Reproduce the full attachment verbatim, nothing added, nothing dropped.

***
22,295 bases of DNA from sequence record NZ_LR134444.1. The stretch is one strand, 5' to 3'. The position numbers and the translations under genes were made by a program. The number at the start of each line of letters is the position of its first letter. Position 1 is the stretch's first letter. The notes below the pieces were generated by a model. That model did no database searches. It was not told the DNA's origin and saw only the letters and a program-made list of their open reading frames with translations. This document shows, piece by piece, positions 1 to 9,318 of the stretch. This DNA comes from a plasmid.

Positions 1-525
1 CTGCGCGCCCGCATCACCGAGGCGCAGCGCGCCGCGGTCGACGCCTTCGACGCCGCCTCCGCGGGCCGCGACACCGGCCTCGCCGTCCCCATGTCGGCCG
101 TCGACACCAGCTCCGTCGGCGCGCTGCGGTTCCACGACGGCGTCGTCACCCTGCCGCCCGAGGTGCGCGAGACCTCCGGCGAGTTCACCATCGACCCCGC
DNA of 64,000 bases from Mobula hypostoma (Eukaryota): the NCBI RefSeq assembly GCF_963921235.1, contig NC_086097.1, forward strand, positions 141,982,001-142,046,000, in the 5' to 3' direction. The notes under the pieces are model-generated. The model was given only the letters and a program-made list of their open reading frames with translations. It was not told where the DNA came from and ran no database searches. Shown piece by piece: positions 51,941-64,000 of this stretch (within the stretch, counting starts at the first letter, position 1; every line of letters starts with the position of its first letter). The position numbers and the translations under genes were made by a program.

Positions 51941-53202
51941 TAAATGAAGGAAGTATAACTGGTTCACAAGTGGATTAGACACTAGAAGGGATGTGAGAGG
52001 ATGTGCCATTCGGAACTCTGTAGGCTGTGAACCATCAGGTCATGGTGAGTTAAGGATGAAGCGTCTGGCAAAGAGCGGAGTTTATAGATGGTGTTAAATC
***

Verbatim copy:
22,295 bases of DNA from sequence record NZ_LR134444.1. The stretch is one strand, 5' to 3'. The position numbers and the translations under genes were made by a program. The number at the start of each line of letters is the position of its first letter. Position 1 is the stretch's first letter. The notes below the pieces were generated by a model. That model did no database searches. It was not told the DNA's origin and saw only the letters and a program-made list of their open reading frames with translations. This document shows, piece by piece, positions 1 to 9,318 of the stretch. This DNA comes from a plasmid.

Positions 1-525
1 CTGCGCGCCCGCATCACCGAGGCGCAGCGCGCCGCGGTCGACGCCTTCGACGCCGCCTCCGCGGGCCGCGACACCGGCCTCGCCGTCCCCATGTCGGCCG
101 TCGACACCAGCTCCGTCGGCGCGCTGCGGTTCCACGACGGCGTCGTCACCCTGCCGCCCGAGGTGCGCGAGACCTCCGGCGAGTTCACCATCGACCCCGC
DNA of 64,000 bases from Mobula hypostoma (Eukaryota): the NCBI RefSeq assembly GCF_963921235.1, contig NC_086097.1, forward strand, positions 141,982,001-142,046,000, in the 5' to 3' direction. The notes under the pieces are model-generated. The model was given only the letters and a program-made list of their open reading frames with translations. It was not told where the DNA came from and ran no database searches. Shown piece by piece: positions 51,941-64,000 of this stretch (within the stretch, counting starts at the first letter, position 1; every line of letters starts with the position of its first letter). The position numbers and the translations under genes were made by a program.

Positions 51941-53202
51941 TAAATGAAGGAAGTATAACTGGTTCACAAGTGGATTAGACACTAGAAGGGATGTGAGAGG
52001 ATGTGCCATTCGGAACTCTGTAGGCTGTGAACCATCAGGTCATGGTGAGTTAAGGATGAAGCGTCTGGCAAAGAGCGGAGTTTATAGATGGTGTTAAATC